Hunt’s response was to create new fiscal rules that included a reduction in the debt share of gross domestic product by the fifth year of the OBR projection.

Capital Economics economist Paul Dales said Hunt had “relaxed” the rules, making them easier to attack.

But even with the rule change, Mr. Hunt could not show that the rule was passed without significant spending cuts and tax increases. If the Prime Minister does nothing, the OBR will see government debt still rising as a percentage of his GDP in 2027-28, his fifth and final year of the Fiscal Oversight Agency’s projections. I calculated that

A line chart and line chart illustrating how the Fiscal Watchdog significantly lowered its projected performance of the UK economy over 2027-2028 simply because the cost of servicing government debt has risen sharply and the debt share of GDP has fallen. bar graph

Some economists wanted Mr. Hunt to loosen fiscal rules further, rather than squeeze spending and raise taxes.

Haley Law, an economist at the National Institute of Economic and Social Research, a think-tank, said the “small” budget debacle meant that “the prime minister will not be able to achieve arbitrary fiscal targets amid the headwinds the economy is facing.” We have been forced to unleash the fiscal contraction hastily,” he said.

Hunt disagreed. He chewed the bullet and tried to close the fiscal gap by introducing £55 billion in spending cuts and tax increases. Daily spending on public services and capital investments has been significantly reduced.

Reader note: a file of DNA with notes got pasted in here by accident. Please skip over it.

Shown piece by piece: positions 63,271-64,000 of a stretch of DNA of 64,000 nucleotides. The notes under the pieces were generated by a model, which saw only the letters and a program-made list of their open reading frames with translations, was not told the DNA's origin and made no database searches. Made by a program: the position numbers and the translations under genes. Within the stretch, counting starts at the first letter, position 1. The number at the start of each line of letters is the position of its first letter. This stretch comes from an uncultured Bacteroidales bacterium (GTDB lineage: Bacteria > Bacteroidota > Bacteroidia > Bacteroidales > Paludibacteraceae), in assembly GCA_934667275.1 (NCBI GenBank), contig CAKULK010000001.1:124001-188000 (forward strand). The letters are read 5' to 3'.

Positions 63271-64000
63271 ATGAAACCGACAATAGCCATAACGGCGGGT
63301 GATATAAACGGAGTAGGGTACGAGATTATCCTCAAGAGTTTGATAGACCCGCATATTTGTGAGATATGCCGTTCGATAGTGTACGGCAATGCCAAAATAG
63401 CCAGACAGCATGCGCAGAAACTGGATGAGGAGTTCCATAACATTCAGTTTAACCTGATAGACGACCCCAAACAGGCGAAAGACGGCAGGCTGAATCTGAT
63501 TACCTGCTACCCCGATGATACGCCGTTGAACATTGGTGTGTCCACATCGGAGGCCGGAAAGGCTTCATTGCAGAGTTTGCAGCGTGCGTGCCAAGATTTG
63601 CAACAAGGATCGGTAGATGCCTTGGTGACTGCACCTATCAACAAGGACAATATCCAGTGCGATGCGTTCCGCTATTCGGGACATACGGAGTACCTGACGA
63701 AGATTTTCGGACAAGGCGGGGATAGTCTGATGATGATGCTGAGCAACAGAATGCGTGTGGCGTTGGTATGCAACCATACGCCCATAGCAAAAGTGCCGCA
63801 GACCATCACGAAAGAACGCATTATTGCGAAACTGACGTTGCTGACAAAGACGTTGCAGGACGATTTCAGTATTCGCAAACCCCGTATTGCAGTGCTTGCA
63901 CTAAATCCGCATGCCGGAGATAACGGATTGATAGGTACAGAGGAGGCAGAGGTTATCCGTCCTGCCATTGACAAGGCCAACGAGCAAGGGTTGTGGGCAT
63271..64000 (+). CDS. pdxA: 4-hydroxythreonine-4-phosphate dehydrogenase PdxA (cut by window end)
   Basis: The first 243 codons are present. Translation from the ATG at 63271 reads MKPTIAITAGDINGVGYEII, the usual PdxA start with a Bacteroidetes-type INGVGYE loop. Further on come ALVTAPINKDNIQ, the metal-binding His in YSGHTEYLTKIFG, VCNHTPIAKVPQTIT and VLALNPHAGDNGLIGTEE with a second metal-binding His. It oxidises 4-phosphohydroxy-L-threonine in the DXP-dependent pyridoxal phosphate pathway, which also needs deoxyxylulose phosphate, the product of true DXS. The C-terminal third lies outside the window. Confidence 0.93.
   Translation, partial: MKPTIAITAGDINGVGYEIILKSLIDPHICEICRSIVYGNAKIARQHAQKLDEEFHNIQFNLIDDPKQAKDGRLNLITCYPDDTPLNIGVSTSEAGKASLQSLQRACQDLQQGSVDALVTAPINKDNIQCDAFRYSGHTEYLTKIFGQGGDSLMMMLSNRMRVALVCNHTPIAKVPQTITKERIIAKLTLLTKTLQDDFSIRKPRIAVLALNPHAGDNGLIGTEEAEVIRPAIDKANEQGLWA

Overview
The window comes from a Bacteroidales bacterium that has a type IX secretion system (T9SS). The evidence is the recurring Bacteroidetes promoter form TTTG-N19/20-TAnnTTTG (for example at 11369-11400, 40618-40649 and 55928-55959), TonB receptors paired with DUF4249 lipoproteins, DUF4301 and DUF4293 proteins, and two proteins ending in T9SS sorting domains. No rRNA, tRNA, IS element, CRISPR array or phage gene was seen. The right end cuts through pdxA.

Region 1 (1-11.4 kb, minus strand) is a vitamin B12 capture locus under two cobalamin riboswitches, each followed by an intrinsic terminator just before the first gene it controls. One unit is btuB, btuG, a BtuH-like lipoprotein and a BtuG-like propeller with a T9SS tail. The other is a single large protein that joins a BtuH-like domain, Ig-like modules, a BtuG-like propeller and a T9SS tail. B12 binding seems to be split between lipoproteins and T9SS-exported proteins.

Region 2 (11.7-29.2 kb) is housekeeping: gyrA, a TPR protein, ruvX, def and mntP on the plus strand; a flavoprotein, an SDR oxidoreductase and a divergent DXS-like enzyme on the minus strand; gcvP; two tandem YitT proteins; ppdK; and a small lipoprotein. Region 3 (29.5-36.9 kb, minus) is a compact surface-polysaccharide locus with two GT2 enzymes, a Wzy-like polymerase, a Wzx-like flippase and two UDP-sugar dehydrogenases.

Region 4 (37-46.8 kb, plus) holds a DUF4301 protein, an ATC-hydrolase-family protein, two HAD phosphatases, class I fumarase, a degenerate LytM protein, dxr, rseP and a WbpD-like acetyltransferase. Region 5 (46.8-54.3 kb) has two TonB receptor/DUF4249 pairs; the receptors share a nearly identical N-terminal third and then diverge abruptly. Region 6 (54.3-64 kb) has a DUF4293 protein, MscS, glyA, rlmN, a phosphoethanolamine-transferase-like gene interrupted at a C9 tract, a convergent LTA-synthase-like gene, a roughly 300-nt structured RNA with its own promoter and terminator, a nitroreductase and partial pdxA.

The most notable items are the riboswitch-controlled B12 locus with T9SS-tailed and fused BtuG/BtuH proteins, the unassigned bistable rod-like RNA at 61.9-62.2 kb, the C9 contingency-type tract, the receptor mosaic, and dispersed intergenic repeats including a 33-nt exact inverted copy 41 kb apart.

However, the overall budget tightening was less severe than before, as Hunt’s measures offset net tax cuts and increased spending from several government statements and emergency interventions since the March spring statement.

The timing of Hunt’s measures varies markedly. Spending cuts of £30bn a year will be postponed until the recession is expected to end. The government is poised to support the economy next year by capping household utility bills and providing additional funding for schools and hospitals.

tax increase is coming soon, However, a £7bn revenue-boosting measure was implemented in April and has steadily increased since, raising £25bn a year by 2027-28.

Even when Hunt announced the biggest budget cuts since 2010, the OBR said it had been less careful than the former prime minister in building fiscal resilience.

Ultimately, after £55bn of spending cuts and tax increases, the Fiscal Commission decided Mr Hunt was likely to meet the new budget rules.

“This prime minister leaves relatively little headroom for the new fiscal targets he has proposed compared to previous prime ministers,” OBR said.

But it was enough to show the return of economic legitimacy to 11 Downing Street after the ill-fated premiership of Liz Truss, and the market’s response to the autumn statement was lukewarm.

Governments use fiscal policy to support the economy through a recession and then tighten their finances. And it imposes hard enough fiscal measures up front to show the market that it’s serious about spending cuts and tax increases.

https://www.ft.com/content/5608695a-ae0a-49bd-834e-78b473f754fd Hunt returns to ‘fiscal orthodoxy’ in the face of tough financial times